Evie Fry being the hero of Assassin’s Creed Syndicate’s Jack The Ripper DLC shouldn’t be a huge surprise. She’s a far more interesting and entertaining character than lunkish cover star and brother Jacob. What is interesting here, though, is that this is a woman of a certain age playing the hero - a 40-something lady after the story’s 20 year leap from the original setting. Okay, sidelined somewhat in an expansion but holy shit, name one other older playable female character that looks her age?
We tried it at GamesRadar and, once we’d weeded out all the immortals, elves, witches, aliens and people that simply don’t age (Chun Li’s looking good for nearly 50), we were left with… Sonya Blade in Mortal Kombat X and Evie.
Admittedly on the male side of things the list is still slim: MGS4’s Old Snake, Assassin’s Creed’s Old Ezio and The Last Of Us’ Joel are the most notable. But Evie’s significant because video games are still struggling with the idea of women being any more than set dressing and plot motivation. It’s getting there, but you only have to look at the Syndicate box, focusing on Evie’s brother Jacob, or to hear Naughty Dog talk repeatedly of the pressure to downplay Ellie’s role in promotional art, to realise that representation of women still has a way to go.
When it does come to representation in games (and media in general) women have two roles: sexy reward or expositional crone. You’re either Scarlett Johansson or Maggie Smith. There’s little middle ground because the message for years has been that, for women, ‘young and hot’ is all that matters. Got a few crow’s feet showing? Could you possibly go away until every hint of remaining sexiness has been aged out of you? There’ll be some character parts then. Men, on the other hand, are regularly portrayed as powerful and potent well into their 60s.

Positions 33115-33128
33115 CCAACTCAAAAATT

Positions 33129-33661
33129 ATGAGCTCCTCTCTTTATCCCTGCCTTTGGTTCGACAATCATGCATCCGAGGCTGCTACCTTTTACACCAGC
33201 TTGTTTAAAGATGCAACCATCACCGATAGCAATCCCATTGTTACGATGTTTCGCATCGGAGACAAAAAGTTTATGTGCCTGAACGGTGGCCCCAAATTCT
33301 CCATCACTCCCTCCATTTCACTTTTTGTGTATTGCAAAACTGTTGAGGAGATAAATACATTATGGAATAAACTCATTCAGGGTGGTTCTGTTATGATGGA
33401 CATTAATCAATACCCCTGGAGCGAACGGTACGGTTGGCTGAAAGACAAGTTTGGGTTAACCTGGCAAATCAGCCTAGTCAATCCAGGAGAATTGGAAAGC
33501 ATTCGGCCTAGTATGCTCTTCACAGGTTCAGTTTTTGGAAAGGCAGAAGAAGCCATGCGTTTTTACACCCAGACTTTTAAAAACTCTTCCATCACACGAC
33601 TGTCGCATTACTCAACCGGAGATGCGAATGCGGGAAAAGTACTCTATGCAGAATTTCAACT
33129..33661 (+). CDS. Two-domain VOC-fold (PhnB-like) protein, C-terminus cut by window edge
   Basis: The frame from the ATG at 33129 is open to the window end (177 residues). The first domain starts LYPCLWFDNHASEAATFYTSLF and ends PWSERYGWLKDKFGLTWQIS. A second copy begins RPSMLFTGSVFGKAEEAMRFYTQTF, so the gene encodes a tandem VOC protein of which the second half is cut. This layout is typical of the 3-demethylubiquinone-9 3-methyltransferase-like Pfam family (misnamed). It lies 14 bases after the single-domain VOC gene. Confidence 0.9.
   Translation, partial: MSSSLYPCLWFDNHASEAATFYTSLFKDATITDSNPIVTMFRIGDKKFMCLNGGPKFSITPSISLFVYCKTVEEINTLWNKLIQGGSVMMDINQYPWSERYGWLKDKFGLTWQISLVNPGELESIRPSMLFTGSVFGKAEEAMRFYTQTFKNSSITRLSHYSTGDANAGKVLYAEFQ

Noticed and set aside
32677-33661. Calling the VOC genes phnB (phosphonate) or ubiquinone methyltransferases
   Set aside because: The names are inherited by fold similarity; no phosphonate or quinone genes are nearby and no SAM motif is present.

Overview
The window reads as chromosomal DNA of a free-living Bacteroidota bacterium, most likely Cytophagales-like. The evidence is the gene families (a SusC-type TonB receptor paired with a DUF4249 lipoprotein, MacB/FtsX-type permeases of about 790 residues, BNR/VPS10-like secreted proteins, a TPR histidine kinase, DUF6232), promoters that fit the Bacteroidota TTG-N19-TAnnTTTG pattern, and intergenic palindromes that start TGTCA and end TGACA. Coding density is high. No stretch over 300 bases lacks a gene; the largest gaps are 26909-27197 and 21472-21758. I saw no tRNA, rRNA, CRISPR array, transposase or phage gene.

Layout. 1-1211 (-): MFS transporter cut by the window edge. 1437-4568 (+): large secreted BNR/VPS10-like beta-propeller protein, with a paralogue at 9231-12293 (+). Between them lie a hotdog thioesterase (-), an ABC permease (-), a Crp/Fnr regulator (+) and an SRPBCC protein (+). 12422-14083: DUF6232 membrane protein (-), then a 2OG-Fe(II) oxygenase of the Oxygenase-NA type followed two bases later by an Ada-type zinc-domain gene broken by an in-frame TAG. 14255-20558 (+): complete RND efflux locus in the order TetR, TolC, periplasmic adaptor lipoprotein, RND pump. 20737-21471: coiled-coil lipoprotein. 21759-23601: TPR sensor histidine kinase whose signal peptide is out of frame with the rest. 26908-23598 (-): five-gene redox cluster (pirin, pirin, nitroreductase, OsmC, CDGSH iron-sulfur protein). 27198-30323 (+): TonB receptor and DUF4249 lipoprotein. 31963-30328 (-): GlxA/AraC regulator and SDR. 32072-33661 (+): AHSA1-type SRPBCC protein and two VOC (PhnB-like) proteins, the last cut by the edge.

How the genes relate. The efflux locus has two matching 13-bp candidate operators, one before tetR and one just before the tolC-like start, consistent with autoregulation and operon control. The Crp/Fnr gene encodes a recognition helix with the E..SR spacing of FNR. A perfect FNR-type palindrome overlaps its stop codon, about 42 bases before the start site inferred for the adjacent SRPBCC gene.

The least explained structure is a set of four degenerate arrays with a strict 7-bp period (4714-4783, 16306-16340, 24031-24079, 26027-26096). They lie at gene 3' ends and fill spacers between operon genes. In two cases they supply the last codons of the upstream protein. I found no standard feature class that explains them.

A middle (ish) aged woman having the gall to look it and still be the hero? Big deal. Huge.
Check out this graph from an old Vulture article.
There’s one for most of the big actors, all aging but dating a steady pool of largely steadfastly 30-something actresses. So yeah, a middle aged woman starring in a game as a playable character, and not second to a guy? Quite the thing. A one-off right now but a step ahead of Hollywood all the same. When our current curmudgeonly Bond, Daniel Craig, was questioned about starring against ‘an older women’ as apparently something unusual, he rightly pointed out - corrected even - that she was a woman “his own age”. (And, grumpy all the same, he’s doing a way better job than Sean ‘hitting women is okay’ Connery.)
Now, usually at this point, there will be someone reading this arguing that an older woman as a hero is a rarity because it’s mainly men buying games (literally not true) or that woman are represented just fine and stop making a fuss - cue the usual list of Samus, Lara, Chell, Faith, Bayonetta et al from 20-odd years of history as proof that everything is okay right now.
If you are one of those people then try to understand that this isn’t about anyone trying to mess with your toys, it’s about letting everyone have equal access to the same toys. Women are still woefully underrepresented as playable characters, full stop, let alone being allowed to noticeably age. The message apparently being that girls aren’t hero material and that slightly older women shouldn’t be anything. All mainly because of some differences in bits on the outside. You might as well judge people by the hats they’re wearing - people in red hats can’t be the hero. Makes about as much sense.
Ubi might have put its foot in it a few years back with the whole ‘woman are hard to animate’ balls-up, but this is a step towards making up for all that. And it’s definitely something worthy of praise - up there with Freedom’s Cry’s Adéwalé and Far Cry 4’s Ajay Ghale for showing well represented gaming heroes that aren’t 20-something white dudes. You know, like a lot of real people aren’t. So well done to the studio and here’s hoping it opens the way to more characters as interesting as Evie.